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OPINION

Uncomfortable Questions and Hard Answers

The opinions expressed by columnists are their own and do not necessarily represent the views of Townhall.com.
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AP Photo/Paul Beaty

St. Francis would probably have made most of us uncomfortable. He's perhaps both the most well-known and most domesticated saint. His love for God and God's creation has made him a secular patron for pets. But his radical love of God and insistence on poverty sparked renewal in a way that should unsettle our lives.

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Father Fidelis Moscinski, a Franciscan friar, also makes people uncomfortable. He can often be seen praying outside of abortion clinics. In New York City, that not only makes people uncomfortable, but livid, as I've personally witnessed.

A few days after Independence Day this past summer, he showed up at an abortion clinic on Long Island early in the morning, carrying locks and chains. He obstructed access to the clinic for a few hours. He said he wanted to delay women going in so he could try to persuade them not to have abortions. So now the Justice Department is making a federal case of him.

When I first heard back in July that he had done this lock-and-chain work, I questioned the efficacy of the tactic to a mutual friend, in terms of messaging and long-term strategy.

"Women turned around," my friend replied. For Father Fidelis, any opportunity to give anyone a chance to reconsider abortion is worth it. It's a radical last line of defense.

Nicole Moore counsels abortion-minded women in New York City at Pregnancy Help Inc., one of the modest pregnancy-help centers that the governor of New York and Massachusetts Sen. Elizabeth Warren want to shut down. Moore observes that even in the abortion capital/destination of New York, something has changed in the 100 days or so since Roe was overturned.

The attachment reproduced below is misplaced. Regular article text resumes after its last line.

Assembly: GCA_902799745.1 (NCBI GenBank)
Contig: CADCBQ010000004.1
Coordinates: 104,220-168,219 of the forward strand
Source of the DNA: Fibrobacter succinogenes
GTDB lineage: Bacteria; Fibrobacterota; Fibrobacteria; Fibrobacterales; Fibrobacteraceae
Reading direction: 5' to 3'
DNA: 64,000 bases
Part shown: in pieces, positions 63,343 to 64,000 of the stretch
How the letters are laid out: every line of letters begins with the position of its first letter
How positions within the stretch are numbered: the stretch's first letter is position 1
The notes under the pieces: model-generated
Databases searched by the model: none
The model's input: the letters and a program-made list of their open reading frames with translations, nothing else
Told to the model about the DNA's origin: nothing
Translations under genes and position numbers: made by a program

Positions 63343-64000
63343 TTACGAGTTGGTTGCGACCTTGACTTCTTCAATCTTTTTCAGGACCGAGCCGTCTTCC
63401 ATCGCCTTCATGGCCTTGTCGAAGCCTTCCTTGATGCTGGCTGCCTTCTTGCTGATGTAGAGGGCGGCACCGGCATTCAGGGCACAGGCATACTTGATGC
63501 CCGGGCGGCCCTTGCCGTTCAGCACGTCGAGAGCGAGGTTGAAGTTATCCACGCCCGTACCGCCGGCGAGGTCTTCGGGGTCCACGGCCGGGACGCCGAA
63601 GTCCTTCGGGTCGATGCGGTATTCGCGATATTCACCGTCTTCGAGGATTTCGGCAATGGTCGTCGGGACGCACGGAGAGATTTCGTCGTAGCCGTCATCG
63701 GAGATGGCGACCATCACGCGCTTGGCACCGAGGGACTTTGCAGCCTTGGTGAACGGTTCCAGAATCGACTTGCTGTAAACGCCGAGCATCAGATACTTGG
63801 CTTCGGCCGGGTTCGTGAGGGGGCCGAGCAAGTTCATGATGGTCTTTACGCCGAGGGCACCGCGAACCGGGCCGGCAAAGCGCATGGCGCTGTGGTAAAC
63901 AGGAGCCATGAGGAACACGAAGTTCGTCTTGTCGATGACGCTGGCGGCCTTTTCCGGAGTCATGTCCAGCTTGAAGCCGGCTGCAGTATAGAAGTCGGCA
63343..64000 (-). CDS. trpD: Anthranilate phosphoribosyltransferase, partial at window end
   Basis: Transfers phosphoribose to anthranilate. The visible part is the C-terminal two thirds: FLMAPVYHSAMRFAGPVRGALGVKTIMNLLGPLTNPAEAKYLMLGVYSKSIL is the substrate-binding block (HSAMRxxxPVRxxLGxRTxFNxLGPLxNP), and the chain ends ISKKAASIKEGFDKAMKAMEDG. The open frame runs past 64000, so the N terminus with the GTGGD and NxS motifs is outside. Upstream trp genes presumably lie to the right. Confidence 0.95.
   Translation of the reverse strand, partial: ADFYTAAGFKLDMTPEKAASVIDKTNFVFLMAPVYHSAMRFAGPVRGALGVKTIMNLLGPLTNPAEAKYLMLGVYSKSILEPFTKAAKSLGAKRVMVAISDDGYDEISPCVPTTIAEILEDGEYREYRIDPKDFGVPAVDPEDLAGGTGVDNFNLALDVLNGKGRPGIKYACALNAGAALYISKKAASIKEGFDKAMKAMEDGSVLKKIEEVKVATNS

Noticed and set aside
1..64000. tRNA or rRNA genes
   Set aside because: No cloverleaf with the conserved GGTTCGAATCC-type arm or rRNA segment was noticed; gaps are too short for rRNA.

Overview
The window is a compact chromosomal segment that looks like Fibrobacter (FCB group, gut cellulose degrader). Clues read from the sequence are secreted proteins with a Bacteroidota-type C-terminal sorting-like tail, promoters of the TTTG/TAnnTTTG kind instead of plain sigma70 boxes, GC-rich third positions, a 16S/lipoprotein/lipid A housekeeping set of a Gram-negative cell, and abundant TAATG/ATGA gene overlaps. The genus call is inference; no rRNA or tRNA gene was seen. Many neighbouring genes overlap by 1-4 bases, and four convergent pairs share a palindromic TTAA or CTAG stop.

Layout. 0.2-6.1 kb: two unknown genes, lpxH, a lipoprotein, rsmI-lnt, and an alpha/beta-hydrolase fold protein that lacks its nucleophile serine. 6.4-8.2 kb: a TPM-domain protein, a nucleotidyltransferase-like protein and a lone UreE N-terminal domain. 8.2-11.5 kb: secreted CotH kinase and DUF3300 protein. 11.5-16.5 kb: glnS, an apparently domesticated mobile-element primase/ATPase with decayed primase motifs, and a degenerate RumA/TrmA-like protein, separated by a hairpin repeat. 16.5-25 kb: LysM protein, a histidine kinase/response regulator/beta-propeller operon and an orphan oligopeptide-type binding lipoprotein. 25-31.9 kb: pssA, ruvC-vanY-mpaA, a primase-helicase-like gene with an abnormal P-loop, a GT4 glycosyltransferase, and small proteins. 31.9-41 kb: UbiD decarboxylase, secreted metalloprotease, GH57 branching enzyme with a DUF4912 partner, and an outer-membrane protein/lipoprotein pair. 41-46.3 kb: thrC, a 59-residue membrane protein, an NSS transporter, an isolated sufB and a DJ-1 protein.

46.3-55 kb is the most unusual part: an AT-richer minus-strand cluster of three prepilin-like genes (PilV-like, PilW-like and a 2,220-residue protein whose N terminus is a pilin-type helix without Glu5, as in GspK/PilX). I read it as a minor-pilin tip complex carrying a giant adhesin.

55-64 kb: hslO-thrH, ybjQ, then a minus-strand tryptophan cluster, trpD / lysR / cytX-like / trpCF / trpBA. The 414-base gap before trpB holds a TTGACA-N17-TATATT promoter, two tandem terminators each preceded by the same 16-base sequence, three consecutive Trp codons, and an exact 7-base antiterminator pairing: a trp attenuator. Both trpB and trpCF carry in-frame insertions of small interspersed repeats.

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Women's "hearts are open." I've heard this from others on the frontlines of pregnancy help: Now that Roe v. Wade isn't the law of the land, some of the pressure is lifted -- alternatives that wouldn't have been considered before are now in play.

Jessica Keating Floyd recently wrote about being in the Master of Divinity program at Notre Dame, and finding pro-life people who talk about abortion more than other issues annoying. After saying this during a study of Christian radicalism, she was challenged by someone she respected, known for "his commitment to social justice." He said to her: "If you believe these are human beings, you might feel differently." Now she works to convince others of the urgency of protecting the unborn.

Moore has spoken about how so much of the noise since Roe ended seems so remote from the needs of the women who come to her, who aren't certain how to make it through the week, never mind a pregnancy and the next 18+ years.

I'm much less interested in the political and legal debate over the federal charges against Father Fidelis as I am in how uncomfortable he can make us in terms of causing us to question our commitments, ideals and actions. How much do we really value human life, and what lengths are we really willing to go to in order to defend and protect it? These are important questions for people on both sides of the abortion divide.

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As long as there are politicians trying to cloak abortion in euphemisms, rhetoric and hyperbole, there will be religious leaders making us uncomfortable -- and going to jail -- because they have the courage of their convictions in the face of a grave moral muddle.

(Kathryn Jean Lopez is senior fellow at the National Review Institute, editor-at-large of National Review magazine and author of the new book "A Year With the Mystics: Visionary Wisdom for Daily Living." She is also chair of Cardinal Dolan's pro-life commission in New York. She can be contacted at klopez@nationalreview.com.)

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